Also, the difference with most of the issues you mention is that the change in view did not contradict biblical teachings.

    And perform is fine for a mass.

    30 Nov 2005, 15:20

  4. Given as a change in doctrine over this issue would greatly increase the acceptance of homosexuality in a world that is still predominately homophobic, I really don't see how anyone can morally justify it retaining its current policy given the vast alterations to Catholic belief and doctrine that have taken place over the centuries. Fish on a friday, etc.

    30 Nov 2005, 16:20

  5. Latin Mass, toleration of slave trade, no fish on Friday, institutionalised sexism, emphasis on comtemplative (i.e. monastry bound) religious orders, the existence of purgatory, railing of alters and the exclusion of the general public, utter intolerance to Protestants, Muslims and Jews,... all things which Catholicism has practised as standard in the past and has shed, so to claim Catholicism has any sort of consistency is ridiculous.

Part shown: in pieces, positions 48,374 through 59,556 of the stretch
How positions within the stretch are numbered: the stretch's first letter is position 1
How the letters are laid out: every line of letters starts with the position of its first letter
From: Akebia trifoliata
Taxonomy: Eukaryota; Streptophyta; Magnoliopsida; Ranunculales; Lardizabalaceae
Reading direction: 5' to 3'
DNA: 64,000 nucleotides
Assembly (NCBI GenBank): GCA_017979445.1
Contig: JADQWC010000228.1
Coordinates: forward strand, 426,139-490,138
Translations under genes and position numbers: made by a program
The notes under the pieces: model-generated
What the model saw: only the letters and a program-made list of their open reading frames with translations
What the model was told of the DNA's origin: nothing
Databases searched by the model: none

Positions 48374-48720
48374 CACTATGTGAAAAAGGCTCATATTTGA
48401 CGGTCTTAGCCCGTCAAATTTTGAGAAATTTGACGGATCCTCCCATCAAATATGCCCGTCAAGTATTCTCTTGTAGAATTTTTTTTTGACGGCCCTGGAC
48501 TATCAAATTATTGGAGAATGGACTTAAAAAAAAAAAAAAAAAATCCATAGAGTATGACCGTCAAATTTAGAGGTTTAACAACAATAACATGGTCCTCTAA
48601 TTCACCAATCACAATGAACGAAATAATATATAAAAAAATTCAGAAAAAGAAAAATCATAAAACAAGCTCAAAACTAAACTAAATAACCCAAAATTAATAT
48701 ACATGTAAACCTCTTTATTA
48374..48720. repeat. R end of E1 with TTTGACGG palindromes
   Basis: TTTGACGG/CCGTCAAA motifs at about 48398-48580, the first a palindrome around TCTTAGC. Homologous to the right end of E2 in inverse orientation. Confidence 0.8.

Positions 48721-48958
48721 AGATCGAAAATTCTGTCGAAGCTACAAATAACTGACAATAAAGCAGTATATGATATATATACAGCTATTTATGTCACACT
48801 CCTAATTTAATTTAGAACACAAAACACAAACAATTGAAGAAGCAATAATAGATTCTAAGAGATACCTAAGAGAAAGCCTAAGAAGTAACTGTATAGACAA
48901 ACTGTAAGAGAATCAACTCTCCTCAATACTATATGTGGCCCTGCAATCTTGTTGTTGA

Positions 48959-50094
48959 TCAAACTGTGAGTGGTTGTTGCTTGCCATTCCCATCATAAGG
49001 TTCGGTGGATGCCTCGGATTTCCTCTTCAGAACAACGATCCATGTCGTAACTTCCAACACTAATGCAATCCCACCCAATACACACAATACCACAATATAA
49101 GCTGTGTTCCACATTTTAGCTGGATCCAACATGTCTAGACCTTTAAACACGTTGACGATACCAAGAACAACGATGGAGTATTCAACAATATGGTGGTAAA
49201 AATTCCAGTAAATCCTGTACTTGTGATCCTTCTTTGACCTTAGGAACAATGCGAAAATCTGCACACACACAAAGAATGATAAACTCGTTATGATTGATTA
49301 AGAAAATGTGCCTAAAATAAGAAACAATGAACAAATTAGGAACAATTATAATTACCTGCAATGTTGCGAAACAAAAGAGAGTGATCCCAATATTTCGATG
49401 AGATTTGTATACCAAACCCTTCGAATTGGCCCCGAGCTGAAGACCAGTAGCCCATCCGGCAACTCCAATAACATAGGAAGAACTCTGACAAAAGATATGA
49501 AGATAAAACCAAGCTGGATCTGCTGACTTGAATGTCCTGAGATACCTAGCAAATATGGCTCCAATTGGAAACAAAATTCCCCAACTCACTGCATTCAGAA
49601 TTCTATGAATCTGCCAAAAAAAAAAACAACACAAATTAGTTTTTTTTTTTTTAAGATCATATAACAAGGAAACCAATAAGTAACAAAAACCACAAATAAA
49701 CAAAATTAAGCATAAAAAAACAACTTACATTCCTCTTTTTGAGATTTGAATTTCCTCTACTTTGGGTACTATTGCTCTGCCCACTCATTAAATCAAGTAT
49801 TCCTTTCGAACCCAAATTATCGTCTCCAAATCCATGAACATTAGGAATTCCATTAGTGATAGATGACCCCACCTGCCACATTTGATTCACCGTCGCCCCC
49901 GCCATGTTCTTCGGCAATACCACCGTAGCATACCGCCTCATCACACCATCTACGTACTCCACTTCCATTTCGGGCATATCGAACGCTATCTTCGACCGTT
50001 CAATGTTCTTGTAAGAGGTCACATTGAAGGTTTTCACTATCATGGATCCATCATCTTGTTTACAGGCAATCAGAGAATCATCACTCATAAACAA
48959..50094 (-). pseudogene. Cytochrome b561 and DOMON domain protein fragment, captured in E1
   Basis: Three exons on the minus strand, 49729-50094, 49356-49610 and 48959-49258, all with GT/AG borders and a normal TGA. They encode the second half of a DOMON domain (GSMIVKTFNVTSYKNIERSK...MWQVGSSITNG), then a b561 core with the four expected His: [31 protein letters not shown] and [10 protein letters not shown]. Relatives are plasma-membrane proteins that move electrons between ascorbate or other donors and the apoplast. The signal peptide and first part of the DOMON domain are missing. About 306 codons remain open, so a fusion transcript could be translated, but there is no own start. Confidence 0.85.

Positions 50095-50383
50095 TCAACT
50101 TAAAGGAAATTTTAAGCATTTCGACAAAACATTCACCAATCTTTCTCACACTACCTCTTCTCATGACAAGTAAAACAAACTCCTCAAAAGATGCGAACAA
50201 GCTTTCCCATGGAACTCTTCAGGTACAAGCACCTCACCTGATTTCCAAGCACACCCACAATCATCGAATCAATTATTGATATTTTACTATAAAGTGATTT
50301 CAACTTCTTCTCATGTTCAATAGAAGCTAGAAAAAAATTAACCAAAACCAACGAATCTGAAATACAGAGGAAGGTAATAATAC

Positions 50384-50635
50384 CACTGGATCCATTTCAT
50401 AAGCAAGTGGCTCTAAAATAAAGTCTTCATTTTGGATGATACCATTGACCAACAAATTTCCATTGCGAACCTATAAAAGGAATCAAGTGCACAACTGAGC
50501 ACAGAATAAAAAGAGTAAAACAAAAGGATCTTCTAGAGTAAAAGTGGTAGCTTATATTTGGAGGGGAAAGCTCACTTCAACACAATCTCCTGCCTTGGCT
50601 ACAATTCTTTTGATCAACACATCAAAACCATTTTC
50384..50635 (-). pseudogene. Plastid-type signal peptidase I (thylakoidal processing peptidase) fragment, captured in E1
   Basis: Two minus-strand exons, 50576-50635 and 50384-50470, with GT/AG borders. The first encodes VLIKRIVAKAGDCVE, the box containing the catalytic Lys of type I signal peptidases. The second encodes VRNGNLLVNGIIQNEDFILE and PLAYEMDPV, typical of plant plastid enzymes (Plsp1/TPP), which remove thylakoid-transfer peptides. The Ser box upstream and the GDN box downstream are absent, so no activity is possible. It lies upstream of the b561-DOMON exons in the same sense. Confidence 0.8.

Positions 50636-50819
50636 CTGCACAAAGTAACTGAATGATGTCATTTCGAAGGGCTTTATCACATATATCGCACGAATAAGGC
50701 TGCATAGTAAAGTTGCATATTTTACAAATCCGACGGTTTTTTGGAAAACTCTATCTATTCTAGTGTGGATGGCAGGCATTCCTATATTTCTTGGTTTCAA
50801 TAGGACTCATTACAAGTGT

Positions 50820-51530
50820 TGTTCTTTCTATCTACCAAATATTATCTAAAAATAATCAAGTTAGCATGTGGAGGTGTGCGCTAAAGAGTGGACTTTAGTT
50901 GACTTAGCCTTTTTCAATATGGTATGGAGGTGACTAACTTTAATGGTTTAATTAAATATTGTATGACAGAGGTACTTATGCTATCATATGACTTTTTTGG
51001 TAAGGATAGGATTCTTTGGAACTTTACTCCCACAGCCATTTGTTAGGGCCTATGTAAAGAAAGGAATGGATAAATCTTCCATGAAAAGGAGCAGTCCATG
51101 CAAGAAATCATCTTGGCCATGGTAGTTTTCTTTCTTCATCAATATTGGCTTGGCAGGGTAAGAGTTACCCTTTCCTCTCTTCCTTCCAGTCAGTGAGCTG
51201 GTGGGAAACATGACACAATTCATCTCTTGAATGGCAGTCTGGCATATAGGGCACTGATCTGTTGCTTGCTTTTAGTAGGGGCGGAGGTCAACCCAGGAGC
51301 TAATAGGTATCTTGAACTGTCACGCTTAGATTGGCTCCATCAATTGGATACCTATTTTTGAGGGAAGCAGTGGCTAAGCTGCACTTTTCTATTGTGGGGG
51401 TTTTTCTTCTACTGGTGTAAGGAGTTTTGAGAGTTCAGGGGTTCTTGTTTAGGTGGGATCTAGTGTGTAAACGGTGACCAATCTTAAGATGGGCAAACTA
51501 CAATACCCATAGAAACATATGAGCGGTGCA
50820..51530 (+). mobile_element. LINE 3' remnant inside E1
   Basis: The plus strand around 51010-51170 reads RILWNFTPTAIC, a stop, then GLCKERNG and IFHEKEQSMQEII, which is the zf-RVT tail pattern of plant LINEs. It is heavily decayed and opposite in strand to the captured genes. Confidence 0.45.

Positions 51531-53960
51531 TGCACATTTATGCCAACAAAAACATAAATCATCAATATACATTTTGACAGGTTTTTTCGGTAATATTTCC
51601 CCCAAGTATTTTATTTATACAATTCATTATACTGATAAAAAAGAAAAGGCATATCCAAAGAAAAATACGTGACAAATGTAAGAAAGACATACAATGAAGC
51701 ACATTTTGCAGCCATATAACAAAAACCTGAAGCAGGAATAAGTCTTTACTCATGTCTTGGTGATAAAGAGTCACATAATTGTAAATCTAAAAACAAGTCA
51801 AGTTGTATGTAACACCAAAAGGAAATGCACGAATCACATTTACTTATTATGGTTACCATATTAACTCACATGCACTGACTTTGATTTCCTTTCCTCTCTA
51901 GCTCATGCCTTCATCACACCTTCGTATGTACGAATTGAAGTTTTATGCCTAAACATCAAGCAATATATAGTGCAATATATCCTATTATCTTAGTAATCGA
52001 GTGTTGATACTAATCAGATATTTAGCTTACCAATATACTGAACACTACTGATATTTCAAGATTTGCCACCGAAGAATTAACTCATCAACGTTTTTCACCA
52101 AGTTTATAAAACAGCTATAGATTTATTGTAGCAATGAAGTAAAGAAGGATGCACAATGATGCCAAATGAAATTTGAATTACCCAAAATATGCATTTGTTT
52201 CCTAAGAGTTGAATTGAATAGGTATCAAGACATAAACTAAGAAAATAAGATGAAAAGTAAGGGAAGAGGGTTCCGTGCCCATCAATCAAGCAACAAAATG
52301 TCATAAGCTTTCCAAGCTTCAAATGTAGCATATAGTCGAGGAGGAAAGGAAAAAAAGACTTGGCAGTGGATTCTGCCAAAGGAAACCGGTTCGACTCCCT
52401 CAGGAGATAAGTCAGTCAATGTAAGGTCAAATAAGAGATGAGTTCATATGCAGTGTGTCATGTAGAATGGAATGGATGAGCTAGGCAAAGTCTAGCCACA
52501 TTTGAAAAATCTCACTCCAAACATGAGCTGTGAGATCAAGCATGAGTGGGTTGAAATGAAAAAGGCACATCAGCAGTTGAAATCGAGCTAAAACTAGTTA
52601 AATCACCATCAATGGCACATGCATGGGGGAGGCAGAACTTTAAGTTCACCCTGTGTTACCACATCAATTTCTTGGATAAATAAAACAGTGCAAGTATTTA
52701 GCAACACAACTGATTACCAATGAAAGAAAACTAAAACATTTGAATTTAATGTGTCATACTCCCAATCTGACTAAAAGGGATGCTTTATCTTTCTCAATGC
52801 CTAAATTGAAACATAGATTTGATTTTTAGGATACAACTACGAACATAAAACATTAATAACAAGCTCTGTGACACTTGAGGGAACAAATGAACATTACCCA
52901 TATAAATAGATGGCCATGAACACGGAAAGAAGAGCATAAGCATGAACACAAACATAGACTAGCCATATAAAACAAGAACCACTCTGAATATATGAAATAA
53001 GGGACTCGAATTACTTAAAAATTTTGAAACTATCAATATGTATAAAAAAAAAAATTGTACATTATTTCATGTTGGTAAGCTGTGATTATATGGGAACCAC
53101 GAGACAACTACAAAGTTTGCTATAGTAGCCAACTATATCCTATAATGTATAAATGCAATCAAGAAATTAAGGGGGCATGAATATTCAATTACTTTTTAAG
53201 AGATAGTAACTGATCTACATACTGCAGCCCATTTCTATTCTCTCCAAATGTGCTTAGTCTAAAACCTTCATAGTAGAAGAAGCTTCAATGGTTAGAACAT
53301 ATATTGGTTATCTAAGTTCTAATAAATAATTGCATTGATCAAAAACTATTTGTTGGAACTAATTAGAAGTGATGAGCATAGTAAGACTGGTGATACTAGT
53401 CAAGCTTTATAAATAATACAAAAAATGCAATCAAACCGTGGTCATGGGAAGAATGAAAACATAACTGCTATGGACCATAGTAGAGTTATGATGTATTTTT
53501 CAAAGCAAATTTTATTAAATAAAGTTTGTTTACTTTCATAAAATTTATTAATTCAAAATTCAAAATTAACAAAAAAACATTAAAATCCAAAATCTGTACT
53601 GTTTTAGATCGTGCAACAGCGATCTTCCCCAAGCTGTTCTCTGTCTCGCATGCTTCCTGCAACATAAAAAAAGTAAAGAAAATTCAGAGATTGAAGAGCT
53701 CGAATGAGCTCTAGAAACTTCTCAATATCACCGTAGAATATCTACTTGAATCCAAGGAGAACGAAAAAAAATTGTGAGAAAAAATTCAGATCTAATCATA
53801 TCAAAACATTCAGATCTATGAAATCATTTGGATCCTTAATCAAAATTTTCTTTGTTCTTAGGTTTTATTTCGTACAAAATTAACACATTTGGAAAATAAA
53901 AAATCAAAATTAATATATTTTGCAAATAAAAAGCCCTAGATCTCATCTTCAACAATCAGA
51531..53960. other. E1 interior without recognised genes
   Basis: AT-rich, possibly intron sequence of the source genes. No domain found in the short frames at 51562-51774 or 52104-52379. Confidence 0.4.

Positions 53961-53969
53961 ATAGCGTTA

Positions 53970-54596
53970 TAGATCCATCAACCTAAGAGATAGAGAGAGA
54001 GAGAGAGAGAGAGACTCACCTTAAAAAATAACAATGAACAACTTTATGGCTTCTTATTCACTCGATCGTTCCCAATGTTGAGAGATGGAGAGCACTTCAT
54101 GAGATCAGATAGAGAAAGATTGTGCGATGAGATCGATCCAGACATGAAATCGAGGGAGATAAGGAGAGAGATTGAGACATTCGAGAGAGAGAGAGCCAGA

The Church professes that its number one reason d'etre is to follow the teachings of Christ, hence how a lot of Old Testament stuff can get conveniently ignored. And how much did Christ have to say on homosexuality? Nothing. Absolutely nothing. Frankly abolishing purgatory seems like a more extreme step as that's biblical.

    And Ed, has studying history not taught you that increased toleration has been going on and growing for several centuries now? I don't think it's fleeting.

    30 Nov 2005, 16:38

  6. The problem is, as Holly has mentioned, that it all depends on an individual's interpretation of the bible. Whether you take the fundamentals of the Christian faith to be based on the entirety of the bible or just the gospels is up for dispute. The bible condemns homosexuality, not in the gospels but in the rest of the old AND new testaments. It is unavoidable, whether or not Christians themselves believe in living their lives according to the gospels or the whole bible, that people will see any change of opinion as a weakness in the church. Many current disputes, of which the homosexuality debate is one of the most prominent, are dividing the church and thus reducing the public's opinion of it. You cannot take the gospels out of context completely because they are innately associated with their context, whether or not this is right or wrong in anyone's opinion.